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MAUI NEWS - Sunday, October 10, 2010
The Maalaea Community Association, like numerous other Maui residents and environmental groups, is objecting to Jesse Spencer's 1,100-unit Ohana Kai project proposed for Maalaea. We support the need for affordable housing and jobs, but note that thousands of homes are already planned or entitled within the nearby Wailuku/Waikapu corridor as well as in north Kihei.
If the Ohana Kai development is approved, it will take away more of Maui's prime agricultural land that should be preserved for our future sustainability. The Maalaea location is unsuitable for a large-scale housing project - affordable or market-priced. In addition, infrastructure and public facilities cannot be provided during these economically bad times.
The developer purchased this land for his project despite opposition from the Planning Department and previous administrations. He hopes to bypass the proposed urban growth boundaries adopted by the General Plan Advisory Committee, which labored for three years to compile the draft Maui Island Plan, and the Maui Planning Commission. Both bodies recommended against the project.
The developer's accusation that Maalaea folks are "NIMBYs" (not in my backyard) hardly seems fair when one considers all the valid arguments against development in this area:
* Roadways. This project will add at least two more traffic signals to further slow traffic going to and from West Maui. With no employment center in close proximity, thousands more residents will clog the highways and add to the pali bottleneck as they drive to work, school and shopping in Wailuku, Kahului, Kihei or Lahaina.
* Schools. The project will include land for a school, but assumes that the state or someone else will build one. Using what money?
* Parks. The nearest beach access is tiny Haycraft Park, with only nine parking spaces and one Porta Potty. Who will fund improvements?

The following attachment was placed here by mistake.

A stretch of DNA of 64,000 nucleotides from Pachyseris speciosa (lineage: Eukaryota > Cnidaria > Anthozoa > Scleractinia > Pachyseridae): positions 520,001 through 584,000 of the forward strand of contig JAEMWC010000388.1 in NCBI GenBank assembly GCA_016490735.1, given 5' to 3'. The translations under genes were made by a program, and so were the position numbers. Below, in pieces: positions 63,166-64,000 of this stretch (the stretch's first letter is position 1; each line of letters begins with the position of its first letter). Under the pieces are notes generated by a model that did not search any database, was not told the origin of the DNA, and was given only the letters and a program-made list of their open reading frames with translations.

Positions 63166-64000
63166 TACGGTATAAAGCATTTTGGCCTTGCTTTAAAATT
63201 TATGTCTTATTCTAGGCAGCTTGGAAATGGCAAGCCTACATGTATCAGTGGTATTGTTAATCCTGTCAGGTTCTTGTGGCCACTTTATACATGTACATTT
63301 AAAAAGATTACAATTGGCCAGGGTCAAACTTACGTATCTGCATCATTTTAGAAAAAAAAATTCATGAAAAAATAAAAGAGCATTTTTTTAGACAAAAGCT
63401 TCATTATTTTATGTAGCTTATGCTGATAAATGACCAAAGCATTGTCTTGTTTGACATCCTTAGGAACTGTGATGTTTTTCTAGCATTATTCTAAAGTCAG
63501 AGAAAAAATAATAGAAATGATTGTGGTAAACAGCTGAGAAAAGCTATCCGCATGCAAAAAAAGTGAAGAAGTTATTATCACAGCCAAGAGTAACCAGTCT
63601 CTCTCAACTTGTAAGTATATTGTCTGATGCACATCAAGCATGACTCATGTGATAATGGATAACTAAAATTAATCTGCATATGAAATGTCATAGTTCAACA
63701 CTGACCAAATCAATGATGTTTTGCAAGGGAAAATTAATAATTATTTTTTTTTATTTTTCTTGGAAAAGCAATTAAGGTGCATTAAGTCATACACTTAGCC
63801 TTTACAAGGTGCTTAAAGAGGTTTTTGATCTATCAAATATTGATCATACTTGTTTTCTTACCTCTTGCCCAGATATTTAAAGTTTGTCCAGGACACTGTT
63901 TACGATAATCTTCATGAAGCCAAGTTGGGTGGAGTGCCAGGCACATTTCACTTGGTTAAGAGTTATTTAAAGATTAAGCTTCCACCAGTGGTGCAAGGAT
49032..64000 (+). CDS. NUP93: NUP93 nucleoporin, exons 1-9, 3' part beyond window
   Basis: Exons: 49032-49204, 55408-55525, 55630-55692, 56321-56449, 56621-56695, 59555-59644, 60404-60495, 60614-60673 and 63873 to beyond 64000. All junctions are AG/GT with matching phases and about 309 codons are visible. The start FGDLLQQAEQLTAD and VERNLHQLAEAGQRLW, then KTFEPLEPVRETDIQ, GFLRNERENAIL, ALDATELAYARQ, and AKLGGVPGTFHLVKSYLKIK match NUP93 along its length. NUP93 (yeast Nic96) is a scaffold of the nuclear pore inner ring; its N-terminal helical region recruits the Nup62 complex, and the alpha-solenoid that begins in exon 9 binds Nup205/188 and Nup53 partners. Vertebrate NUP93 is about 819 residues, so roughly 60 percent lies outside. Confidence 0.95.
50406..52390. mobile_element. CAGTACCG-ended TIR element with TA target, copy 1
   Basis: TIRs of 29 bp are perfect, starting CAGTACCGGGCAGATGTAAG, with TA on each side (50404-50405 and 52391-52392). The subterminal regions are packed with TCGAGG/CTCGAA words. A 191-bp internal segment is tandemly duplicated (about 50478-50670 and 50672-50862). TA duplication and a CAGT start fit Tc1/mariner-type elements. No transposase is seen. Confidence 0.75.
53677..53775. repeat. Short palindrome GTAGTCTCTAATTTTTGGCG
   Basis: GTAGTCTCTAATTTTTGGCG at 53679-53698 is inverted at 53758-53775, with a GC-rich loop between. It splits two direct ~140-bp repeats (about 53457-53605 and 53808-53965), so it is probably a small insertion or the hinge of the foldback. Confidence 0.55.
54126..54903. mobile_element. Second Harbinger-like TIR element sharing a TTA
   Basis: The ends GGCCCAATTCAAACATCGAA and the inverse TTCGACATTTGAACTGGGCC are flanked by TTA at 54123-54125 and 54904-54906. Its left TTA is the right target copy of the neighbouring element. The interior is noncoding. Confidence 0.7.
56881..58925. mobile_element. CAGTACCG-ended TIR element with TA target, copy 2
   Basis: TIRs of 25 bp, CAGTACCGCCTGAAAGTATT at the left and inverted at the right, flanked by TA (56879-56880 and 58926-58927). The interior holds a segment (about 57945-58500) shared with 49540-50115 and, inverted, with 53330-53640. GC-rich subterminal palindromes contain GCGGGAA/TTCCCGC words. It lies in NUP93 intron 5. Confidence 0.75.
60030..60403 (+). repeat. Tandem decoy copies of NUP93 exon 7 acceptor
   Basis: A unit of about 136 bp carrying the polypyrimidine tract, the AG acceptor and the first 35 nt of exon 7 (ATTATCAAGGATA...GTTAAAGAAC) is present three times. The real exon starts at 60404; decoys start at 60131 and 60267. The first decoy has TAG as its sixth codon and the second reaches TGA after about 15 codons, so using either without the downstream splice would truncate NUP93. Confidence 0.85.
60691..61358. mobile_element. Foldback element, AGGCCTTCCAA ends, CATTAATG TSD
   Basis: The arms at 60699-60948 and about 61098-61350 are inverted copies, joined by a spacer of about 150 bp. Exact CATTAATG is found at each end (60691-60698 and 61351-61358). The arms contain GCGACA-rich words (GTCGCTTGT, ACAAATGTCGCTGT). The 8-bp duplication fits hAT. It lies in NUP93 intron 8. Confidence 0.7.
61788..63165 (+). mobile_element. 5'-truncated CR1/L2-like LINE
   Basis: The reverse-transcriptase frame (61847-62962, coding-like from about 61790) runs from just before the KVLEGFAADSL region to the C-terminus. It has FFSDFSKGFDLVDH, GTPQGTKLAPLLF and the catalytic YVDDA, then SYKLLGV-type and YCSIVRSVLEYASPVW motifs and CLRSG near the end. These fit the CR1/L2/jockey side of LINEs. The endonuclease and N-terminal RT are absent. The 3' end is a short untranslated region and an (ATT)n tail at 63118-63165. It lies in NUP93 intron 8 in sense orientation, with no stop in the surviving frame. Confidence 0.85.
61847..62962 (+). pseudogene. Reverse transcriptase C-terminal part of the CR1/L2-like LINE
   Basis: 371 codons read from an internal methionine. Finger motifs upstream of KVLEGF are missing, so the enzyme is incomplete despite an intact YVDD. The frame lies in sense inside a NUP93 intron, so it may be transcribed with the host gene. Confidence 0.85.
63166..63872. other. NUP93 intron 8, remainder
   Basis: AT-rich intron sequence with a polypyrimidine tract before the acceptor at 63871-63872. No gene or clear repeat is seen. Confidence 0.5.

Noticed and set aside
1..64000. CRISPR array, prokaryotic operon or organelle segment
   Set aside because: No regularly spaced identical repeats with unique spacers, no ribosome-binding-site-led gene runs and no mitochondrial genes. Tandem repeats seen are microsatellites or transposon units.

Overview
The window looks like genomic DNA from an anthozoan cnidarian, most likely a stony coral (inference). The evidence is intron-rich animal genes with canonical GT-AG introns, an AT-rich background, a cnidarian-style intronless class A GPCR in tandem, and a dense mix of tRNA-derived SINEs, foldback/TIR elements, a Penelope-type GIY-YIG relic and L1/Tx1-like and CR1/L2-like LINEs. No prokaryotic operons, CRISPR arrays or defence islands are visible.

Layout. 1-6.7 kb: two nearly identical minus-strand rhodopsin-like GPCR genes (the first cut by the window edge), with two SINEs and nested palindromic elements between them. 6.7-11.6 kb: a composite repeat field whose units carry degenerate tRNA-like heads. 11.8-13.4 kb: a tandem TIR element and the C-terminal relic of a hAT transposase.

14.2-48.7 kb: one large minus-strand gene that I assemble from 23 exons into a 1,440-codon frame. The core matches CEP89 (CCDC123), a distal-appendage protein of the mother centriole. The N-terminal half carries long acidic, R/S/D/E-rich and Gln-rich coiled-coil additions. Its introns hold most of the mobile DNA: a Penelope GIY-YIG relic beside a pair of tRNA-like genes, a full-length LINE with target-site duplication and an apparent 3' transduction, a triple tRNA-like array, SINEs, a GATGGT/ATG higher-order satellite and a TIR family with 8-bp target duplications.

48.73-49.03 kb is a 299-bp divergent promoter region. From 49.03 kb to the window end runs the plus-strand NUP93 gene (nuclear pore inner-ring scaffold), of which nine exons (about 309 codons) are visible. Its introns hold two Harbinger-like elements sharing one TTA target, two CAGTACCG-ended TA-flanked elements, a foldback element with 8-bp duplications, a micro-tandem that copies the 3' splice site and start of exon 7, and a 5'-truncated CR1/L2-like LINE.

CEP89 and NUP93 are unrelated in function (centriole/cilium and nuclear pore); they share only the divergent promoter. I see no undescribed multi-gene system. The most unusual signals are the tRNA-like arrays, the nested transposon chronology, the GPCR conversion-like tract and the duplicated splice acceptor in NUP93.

* Police and fire. There's no money to provide substations and adequate protection. Wildfires in the mountains above this windswept, fire-prone project site could rain fire and ash on rooftops, leading to frequent evacuations, further worsening traffic gridlock. There are no alternate evacuation routes from Maalaea should a wildfire jump the Honoapiilani Highway as almost happened during a June wildfire.
* Water. Drinking water is critical to survival. A 2008 United States Geological Survey report (pubs.usgs.gov/sir/2008/5236) of a 4 1/2-year study funded in part by Maui County warns that the southern part of the central isthmus does not have drinkable water. The monitoring well near to the Ohana Kai wells has saline water that is not drinkable. The volume of this seawater from the Ohana Kai wells is not a problem, only the water quality. Any withdrawal of water by Ohana Kai will also accelerate the salinity increases for the entire Waikapu aquifer, threatening the water quality for other users of this aquifer in Waikapu.
* Injection wells. The volume of injected wastewater from this huge project will dwarf the output of the much smaller injection wells currently located along Hauoli Street. The developer plans to use some of the wastewater for irrigation purposes, but using nutrient-rich wastewater for irrigation so close to the ocean will have the same effect as putting it down injection wells - it will still get into our coastal waters to harm reef systems. We need wastewater solutions that involve reef-friendly technologies.
The developer refers to Waikapu Gardens, his successful affordable housing project, as proof that the current project will be successful. Waikapu Gardens was built at the height of the housing boom, when mortgage money flowed and almost anyone could purchase a home with no money down. How many current Maui residents can now qualify for financing?
With affordable housing needs rapidly being met by the growing number of foreclosures on existing homes and fewer Maui families able to purchase a home, building new homes, which are not needed, is merely a way to keep the developer's 200 workers employed for another seven years.
Mr. Spencer's complaints about the environmental impact statement process and having to answer thousands of questions show an arrogant, dismissive attitude toward the planning process and the needs and concerns of others whom that process is meant to protect.
* Gary S. Smith is the president of the Maalaea Community Association.